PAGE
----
Gender Issues In Sri Lanka
Gender issues In general, when considering third-world countries, most would say that they have some very similar characteristics. Third-world countries are often thought of as places that are impoverished, have significantly high birthrates, are economically dependent on advanced countries, and have not evolved socially in regard to equal rights issues.
Although many of these characteristics do apply to Sri Lanka, the latter has definitely evoked some discussion on the topic of gender issues in underdeveloped countries. Issues such as decision-making in the household, educated women and their role in society, and attitudes toward women in employment will be discussed.
As stated earlier, most would agree that from a distant perspective Sri Lanka would seem to be socially underdeveloped in regard to equal rights. One way that this misconception is debunked is by looking at the roles of males and females in the household. There are many variables to take into consideration when looking at the roles of family members and who has the balance of power; for instance, if the wife is working or not could be considered at both ends of the scale.
If she is working then her husband may feel that because she is making a financial contribution she has more of a right to make important economic decisions that may affect the family. On the other hand, he may feel as though her being away from the children is a detriment to their upbringing, and in turn is placing a burden upon the family leaving the wife with few domestic decisions.
Another variable that has to be considered is if the residence is with the husband’s family or if it is with the wife’s family. In this case, one would assume that whichever house was being resided in would have the balance of the say towards family decisions. The last variable that will be considered is marital duration. Does a longer marriage necessarily mean that the financial and domestic decisions of the household will become split evenly between the husband and wife? The answers to these questions were the focus of a study conducted by Anju Malhotra and Mark Mather in 1992.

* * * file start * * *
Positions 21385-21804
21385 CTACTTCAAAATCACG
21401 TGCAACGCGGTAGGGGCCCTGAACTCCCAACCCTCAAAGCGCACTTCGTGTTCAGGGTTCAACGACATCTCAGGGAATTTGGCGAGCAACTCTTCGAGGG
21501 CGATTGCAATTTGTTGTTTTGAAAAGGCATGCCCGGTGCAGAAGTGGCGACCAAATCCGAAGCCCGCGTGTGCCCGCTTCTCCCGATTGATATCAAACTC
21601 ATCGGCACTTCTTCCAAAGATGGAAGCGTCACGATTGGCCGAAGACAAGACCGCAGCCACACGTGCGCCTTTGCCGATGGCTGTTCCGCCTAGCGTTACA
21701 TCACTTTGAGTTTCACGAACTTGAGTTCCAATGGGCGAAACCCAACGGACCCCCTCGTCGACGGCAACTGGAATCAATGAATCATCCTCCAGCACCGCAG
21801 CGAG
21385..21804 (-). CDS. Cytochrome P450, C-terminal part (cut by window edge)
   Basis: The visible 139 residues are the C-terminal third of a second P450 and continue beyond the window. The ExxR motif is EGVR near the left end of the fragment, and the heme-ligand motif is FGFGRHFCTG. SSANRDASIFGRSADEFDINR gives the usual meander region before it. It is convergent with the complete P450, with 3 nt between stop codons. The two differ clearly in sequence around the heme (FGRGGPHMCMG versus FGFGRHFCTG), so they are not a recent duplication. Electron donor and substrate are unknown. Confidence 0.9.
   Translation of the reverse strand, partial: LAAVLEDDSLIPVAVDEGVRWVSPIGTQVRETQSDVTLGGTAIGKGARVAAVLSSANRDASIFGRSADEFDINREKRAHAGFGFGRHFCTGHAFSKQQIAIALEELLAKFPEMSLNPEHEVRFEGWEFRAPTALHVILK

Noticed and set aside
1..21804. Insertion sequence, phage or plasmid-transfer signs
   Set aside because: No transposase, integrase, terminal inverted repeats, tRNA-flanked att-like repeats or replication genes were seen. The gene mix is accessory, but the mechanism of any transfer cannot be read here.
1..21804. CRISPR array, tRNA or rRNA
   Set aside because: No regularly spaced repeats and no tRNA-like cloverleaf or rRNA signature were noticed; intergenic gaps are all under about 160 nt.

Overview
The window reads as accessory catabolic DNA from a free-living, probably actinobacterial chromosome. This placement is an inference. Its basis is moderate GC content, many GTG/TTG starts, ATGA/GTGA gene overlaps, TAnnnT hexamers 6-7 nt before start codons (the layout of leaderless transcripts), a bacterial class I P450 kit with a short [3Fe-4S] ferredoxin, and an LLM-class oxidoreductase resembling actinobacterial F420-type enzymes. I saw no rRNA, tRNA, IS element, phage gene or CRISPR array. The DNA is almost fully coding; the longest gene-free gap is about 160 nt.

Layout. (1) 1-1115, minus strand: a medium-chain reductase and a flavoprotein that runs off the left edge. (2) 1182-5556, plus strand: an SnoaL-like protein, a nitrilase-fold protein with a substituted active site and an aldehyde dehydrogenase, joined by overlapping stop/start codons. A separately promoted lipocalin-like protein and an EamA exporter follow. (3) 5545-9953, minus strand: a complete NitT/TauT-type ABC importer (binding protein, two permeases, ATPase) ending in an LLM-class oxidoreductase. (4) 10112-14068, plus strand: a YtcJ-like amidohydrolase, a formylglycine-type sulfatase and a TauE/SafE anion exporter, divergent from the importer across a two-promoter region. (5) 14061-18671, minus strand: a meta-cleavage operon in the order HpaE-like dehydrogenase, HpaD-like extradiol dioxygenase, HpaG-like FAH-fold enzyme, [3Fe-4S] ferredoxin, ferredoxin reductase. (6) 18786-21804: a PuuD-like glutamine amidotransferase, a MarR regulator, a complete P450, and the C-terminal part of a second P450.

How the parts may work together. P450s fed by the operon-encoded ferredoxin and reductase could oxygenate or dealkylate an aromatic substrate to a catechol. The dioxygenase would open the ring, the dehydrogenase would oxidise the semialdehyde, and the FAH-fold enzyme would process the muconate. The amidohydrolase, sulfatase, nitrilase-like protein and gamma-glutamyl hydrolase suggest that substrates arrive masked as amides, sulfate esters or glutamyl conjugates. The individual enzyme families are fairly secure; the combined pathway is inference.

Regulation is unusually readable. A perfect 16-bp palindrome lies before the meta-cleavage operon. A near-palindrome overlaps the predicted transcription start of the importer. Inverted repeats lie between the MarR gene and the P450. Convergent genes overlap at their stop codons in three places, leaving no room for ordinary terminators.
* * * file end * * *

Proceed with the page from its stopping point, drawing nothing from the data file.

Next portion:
The study showed that when the wives were working, regardless of whether or not they shared their wages or kept them, they had an increased say in financial matters. However, the domestic decisions were not nearly as great, especially if the wages earned by the wife were kept for herself (Malhotra et al. 1997: 620). When looking at the balance of power in regard to household arrangement, the study found that the wife had almost no say on financial matters when living at the husband’s parents’ house but did have some say on domestic issues.
The opposite is true when the family resided at the wife’s parents’ house. The wife typically had a significant say in financial and domestic matters with the latter outweighing the two (Malhotra et al. 1997: 620). As far as marital duration is concerned, it seems as though as the family grows together there is somewhat of a role reversal.
The husband becomes more concerned with domestic matters and the wife takes some responsibility for the financial decisions (Malhotra et al. 1997:620). These findings led my research group to believe that the people of Sri Lanka are generally very similar to those of western societies in regard to household decisions. Education is not something we think about when speaking about developing countries, many assume that it is just not an option for underprivileged people.